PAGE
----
Apply changes to colour to the full-sized file BEFORE cropping, as colours outside of your crop can still possibly affect the colours inside your crop. You may also wish to very gently clarify and adjust the colour temps- I do not recommend clarifying unless your pic came out kind of chalky in the first place- it will "lose" some of the nuance info, but get rid of the chalkiness. I very seldomly use a +1 clarify. Adjusting the colour temp helps if you took the pic under less-than-ideal lighting conditions (although not much helps a dead-on flash or over-exposure). (Always, always underexpose if you can- you can bring the brightness up and pick up detail in a dark area, but you cannot retrieve detail from a blown highlight.)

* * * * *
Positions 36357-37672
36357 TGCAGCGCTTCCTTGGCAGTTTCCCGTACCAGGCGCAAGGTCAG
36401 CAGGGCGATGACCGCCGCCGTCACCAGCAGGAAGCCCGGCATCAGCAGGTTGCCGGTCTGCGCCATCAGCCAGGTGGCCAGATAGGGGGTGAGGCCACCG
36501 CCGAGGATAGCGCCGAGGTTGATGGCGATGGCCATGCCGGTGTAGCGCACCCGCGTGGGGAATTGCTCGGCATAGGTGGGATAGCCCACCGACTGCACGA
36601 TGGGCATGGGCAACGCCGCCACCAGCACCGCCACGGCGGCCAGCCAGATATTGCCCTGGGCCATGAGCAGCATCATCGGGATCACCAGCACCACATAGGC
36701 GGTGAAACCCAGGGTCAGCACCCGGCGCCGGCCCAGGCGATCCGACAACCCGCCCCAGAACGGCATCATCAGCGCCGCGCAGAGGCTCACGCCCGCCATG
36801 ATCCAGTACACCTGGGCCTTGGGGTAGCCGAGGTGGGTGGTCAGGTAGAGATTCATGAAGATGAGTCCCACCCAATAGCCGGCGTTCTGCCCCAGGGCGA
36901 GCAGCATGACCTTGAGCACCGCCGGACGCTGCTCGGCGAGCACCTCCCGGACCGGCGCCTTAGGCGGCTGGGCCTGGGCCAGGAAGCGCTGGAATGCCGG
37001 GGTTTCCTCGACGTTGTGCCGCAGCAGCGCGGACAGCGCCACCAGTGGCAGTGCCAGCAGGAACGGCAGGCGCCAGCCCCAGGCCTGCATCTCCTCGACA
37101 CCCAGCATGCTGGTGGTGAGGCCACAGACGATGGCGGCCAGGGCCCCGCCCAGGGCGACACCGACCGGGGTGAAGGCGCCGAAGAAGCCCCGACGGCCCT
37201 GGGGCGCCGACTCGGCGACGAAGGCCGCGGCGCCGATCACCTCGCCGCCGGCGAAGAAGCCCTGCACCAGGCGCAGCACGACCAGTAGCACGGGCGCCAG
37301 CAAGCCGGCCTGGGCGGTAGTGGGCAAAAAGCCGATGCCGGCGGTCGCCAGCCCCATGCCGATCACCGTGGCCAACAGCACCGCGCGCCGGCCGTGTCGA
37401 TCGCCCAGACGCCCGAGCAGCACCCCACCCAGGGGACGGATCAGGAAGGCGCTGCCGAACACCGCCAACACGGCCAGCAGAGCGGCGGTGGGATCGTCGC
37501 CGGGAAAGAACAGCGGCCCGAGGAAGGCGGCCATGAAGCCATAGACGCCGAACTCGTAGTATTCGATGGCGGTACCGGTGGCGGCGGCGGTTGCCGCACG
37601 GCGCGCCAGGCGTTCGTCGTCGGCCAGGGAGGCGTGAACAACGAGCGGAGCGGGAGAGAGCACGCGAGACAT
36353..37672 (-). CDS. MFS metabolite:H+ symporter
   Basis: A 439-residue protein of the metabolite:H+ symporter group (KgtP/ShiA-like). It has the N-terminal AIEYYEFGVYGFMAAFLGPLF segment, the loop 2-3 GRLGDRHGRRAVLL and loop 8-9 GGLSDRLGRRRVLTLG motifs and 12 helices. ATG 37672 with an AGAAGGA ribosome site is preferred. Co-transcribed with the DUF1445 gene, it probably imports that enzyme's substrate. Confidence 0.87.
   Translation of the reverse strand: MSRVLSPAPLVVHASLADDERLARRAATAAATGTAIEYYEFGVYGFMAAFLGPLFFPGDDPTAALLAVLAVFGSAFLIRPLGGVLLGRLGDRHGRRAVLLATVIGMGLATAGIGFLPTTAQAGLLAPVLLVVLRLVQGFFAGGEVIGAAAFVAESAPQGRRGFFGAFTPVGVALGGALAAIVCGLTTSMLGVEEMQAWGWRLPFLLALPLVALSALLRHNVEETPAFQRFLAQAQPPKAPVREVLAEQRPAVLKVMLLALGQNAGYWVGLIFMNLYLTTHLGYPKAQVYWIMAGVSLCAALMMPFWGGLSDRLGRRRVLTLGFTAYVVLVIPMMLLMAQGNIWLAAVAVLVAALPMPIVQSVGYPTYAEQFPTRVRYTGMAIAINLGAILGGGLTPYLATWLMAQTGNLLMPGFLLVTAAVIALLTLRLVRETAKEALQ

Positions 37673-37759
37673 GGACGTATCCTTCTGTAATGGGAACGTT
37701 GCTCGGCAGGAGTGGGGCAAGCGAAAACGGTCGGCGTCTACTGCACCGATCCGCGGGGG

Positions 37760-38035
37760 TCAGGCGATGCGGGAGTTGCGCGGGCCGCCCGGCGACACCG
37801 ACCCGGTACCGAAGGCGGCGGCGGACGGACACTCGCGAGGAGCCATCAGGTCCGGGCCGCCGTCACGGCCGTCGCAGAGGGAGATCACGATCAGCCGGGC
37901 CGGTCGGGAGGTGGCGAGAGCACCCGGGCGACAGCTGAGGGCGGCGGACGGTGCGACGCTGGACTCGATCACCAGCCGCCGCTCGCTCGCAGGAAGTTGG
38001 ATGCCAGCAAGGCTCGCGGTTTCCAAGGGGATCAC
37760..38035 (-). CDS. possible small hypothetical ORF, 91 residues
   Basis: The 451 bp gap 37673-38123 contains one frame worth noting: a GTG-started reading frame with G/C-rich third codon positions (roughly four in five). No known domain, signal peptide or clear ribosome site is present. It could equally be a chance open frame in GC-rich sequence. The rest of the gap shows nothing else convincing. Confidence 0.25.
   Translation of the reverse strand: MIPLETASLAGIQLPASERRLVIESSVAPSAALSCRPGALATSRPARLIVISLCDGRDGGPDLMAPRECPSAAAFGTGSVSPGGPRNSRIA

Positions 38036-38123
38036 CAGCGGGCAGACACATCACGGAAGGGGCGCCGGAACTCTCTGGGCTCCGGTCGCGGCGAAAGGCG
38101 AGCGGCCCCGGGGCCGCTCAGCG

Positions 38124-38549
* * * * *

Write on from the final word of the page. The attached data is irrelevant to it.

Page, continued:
When you resize (and resample is not quite the same thing, but benefits from this technique, also), first sharpen, then bring the file-size down by about 10-15%, then sharpen again, and bring it down another 10-15%, again, and again, sharpening between each resize until you reach the desired file size. Reducing the file size all in one go loses A LOT of information as the program decides which pixels to compress most; and sharpening in-between helps to keep everything clear for the program to "read". (An "unsharp mask" sharpens outlines and the spaces between objects- colour/value masses-sometimes I alternate between the two as I resize.)

If you can see that a hue is waaaaay off, you can sometimes mess with the RBG channels to bring them up to speed, but it's tricky and mostly a matter of luck- for me, anyway. If a pic is that bad, might be best to wait and retake the shot in better lighting conditions.